Business groups respond to EU referendum proposals
24th January 2013
Business groups have been responding to Prime Minister David Cameron's proposals for a referendum on the UK's relationship with the European Union.
The Prime Minister said that British people must 'have their say' on Europe in an in/out referendum, which would be held in 2017.
Leading business groups have broadly welcomed the idea of a referendum, arguing that while a renegotiation of our relationship with the EU is needed, a total exit from the union would damage UK trade and competitiveness.
Commenting on the speech, director general of the Confederation of British Industry, John Cridland said: "The EU single market is fundamental to Britain's future economic success, but the closer union of the Eurozone is not for us."
The director general of the British Chambers of Commerce (BCC), John Longworth, agreed: "It is of critical importance to business and to Britain's national interest that we have access to the European market, but not at any cost," he said.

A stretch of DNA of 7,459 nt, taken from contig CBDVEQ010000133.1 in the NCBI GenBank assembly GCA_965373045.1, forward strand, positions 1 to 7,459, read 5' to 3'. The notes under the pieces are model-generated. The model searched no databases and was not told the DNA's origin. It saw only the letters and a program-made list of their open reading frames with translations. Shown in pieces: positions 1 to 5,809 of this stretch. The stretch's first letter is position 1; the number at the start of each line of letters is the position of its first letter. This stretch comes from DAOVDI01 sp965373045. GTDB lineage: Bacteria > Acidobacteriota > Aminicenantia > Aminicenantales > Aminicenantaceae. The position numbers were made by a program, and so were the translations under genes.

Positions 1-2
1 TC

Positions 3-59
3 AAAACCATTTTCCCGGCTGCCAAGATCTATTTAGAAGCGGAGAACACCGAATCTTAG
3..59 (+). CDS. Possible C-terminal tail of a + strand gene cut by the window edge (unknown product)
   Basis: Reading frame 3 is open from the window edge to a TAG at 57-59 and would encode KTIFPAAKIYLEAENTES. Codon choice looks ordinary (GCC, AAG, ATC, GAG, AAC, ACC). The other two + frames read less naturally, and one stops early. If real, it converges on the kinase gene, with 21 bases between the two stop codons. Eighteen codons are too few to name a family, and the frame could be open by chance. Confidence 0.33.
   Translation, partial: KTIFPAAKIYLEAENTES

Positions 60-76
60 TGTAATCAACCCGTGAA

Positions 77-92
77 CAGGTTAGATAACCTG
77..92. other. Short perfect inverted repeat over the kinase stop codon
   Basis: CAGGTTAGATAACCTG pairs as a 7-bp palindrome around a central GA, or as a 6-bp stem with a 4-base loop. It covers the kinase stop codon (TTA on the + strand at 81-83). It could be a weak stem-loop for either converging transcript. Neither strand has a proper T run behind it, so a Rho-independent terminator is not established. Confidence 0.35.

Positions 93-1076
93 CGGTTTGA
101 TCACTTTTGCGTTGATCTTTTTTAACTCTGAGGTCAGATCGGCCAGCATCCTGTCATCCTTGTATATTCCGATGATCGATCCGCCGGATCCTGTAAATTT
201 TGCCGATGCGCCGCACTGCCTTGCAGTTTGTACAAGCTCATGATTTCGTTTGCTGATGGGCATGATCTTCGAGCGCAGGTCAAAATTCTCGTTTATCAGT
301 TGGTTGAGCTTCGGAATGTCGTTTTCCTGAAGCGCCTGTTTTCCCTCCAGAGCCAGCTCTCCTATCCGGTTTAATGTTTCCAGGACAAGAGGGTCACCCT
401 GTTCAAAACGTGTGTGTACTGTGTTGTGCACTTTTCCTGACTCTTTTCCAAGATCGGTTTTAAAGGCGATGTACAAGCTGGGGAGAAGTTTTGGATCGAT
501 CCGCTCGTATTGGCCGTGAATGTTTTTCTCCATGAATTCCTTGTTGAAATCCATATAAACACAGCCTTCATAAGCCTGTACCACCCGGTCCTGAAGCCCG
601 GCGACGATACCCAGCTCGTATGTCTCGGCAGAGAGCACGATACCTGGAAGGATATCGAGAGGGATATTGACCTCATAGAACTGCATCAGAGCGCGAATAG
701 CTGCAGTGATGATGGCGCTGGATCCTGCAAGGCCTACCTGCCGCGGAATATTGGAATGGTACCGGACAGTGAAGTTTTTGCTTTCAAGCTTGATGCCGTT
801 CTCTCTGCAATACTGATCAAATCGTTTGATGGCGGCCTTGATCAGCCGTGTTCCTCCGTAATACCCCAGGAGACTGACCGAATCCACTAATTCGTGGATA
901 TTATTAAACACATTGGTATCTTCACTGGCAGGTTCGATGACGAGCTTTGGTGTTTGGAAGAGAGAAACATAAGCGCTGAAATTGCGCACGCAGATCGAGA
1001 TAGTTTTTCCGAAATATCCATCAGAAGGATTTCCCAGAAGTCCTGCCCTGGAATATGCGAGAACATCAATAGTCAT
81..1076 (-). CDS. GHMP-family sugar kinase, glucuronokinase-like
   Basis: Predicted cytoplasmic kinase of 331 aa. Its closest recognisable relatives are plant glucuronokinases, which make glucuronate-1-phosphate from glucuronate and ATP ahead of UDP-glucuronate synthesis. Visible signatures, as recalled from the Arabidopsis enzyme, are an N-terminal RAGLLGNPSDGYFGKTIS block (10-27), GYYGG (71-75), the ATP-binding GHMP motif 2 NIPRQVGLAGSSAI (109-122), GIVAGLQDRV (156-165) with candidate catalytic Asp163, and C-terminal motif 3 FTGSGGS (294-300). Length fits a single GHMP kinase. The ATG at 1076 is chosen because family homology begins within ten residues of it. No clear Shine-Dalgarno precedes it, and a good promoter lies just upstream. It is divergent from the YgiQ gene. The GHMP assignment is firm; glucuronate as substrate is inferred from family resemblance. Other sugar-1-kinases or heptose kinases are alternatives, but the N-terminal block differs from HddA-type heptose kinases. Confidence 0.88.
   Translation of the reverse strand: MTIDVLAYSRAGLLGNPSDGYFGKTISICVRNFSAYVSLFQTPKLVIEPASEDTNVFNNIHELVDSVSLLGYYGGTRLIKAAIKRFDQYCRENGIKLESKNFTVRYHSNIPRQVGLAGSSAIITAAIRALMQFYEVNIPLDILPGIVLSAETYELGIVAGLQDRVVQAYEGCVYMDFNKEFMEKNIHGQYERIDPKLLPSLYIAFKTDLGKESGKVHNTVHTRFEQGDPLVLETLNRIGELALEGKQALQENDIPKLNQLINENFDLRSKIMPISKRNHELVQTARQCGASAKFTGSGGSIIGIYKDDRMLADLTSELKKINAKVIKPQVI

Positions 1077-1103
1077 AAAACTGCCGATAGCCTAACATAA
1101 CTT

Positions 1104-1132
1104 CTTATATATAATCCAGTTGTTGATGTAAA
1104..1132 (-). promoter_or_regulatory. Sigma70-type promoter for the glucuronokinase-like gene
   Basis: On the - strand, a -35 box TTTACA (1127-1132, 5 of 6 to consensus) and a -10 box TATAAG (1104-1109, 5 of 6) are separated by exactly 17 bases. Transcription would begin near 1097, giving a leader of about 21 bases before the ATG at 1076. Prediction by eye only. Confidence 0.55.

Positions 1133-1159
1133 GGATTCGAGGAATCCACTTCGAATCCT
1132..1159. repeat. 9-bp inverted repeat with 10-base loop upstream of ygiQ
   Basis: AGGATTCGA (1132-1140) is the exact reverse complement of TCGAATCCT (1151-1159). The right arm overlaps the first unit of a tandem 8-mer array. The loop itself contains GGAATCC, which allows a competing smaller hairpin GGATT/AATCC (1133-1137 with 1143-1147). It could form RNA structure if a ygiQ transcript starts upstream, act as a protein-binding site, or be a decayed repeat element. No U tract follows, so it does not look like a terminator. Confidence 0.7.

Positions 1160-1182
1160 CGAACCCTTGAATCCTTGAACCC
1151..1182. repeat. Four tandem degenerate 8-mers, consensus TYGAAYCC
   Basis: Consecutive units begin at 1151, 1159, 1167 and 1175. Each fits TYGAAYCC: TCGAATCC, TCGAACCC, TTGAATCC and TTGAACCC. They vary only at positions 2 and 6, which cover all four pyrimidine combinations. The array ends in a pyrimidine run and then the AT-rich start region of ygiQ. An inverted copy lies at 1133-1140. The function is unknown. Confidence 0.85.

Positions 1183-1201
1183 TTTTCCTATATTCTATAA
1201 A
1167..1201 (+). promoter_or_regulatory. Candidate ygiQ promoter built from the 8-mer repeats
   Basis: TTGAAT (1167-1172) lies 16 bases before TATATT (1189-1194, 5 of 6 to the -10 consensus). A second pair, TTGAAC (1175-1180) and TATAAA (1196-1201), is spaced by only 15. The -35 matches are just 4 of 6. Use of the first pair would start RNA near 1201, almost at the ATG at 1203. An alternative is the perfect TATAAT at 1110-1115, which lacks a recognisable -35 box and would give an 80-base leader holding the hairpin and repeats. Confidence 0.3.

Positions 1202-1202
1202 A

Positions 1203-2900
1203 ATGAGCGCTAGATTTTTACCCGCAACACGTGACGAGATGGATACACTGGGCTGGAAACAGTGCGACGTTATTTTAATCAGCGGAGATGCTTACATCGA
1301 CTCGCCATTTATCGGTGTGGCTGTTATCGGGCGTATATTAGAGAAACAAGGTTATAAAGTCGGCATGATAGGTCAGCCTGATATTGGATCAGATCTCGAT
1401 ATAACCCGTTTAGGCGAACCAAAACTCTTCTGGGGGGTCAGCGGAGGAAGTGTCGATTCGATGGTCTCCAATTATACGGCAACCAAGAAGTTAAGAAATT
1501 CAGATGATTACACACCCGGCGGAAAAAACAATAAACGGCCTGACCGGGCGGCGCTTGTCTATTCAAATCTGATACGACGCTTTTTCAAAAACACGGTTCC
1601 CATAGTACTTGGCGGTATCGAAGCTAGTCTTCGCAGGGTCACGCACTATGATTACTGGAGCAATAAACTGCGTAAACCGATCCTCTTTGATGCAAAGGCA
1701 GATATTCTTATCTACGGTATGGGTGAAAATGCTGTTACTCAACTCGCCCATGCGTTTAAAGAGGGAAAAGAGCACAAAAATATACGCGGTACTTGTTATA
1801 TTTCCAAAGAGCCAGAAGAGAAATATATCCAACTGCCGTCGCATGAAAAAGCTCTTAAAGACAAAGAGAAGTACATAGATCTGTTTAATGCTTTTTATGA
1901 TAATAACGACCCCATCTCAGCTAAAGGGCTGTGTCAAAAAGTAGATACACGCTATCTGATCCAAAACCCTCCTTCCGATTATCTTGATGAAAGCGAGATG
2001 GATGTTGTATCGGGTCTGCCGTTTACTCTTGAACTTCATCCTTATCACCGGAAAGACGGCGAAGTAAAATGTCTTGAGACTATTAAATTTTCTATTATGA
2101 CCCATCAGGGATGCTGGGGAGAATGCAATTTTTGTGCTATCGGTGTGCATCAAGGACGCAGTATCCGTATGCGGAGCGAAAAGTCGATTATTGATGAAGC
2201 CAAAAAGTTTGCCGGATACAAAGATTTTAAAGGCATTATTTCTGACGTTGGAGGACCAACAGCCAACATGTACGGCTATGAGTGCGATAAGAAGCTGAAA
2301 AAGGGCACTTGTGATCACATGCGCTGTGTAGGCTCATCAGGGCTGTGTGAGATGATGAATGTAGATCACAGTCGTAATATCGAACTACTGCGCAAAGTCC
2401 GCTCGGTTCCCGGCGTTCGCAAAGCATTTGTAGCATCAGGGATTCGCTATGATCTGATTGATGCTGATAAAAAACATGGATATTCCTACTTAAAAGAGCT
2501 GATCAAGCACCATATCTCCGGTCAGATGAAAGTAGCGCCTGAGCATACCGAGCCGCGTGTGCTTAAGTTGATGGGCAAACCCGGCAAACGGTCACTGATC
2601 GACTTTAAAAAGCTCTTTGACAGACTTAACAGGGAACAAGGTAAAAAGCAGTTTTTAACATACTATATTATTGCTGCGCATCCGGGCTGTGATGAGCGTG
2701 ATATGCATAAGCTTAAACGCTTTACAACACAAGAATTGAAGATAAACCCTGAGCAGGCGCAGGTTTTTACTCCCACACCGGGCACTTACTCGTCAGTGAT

"On this basis, the Prime Minister's determination to negotiate a new settlement for Britain is the right course of action."
"However, the lengthy timescale for negotiation and referendum must be shortened, with the aim of securing a cross-party consensus and the outline of a deal during this Parliament," he added.
A recent BCC survey found that the majority of UK businesses want to stay within the EU but on the basis of a looser, revised relationship.
Alex Jackman, head of policy at the Forum of Private Business (FPB) said that an 'anti-EU' sentiment would grow unless the UK could renegotiate terms. In particular, he said that EU budgets should be more closely monitored and that savings could be made by reducing business policies.
"Pinch points for small businesses do differ. It is a genuine bugbear for those small businesses in communities that have nothing to do with exporting and wonder what right the EU has to dictate how long their employees should be paid for sick leave, or how they should sit at work," he said.
"But there is the other demographic for who the common market has helped enormously in growing their businesses overseas. Like it or not, most businesses export within Europe as their first step."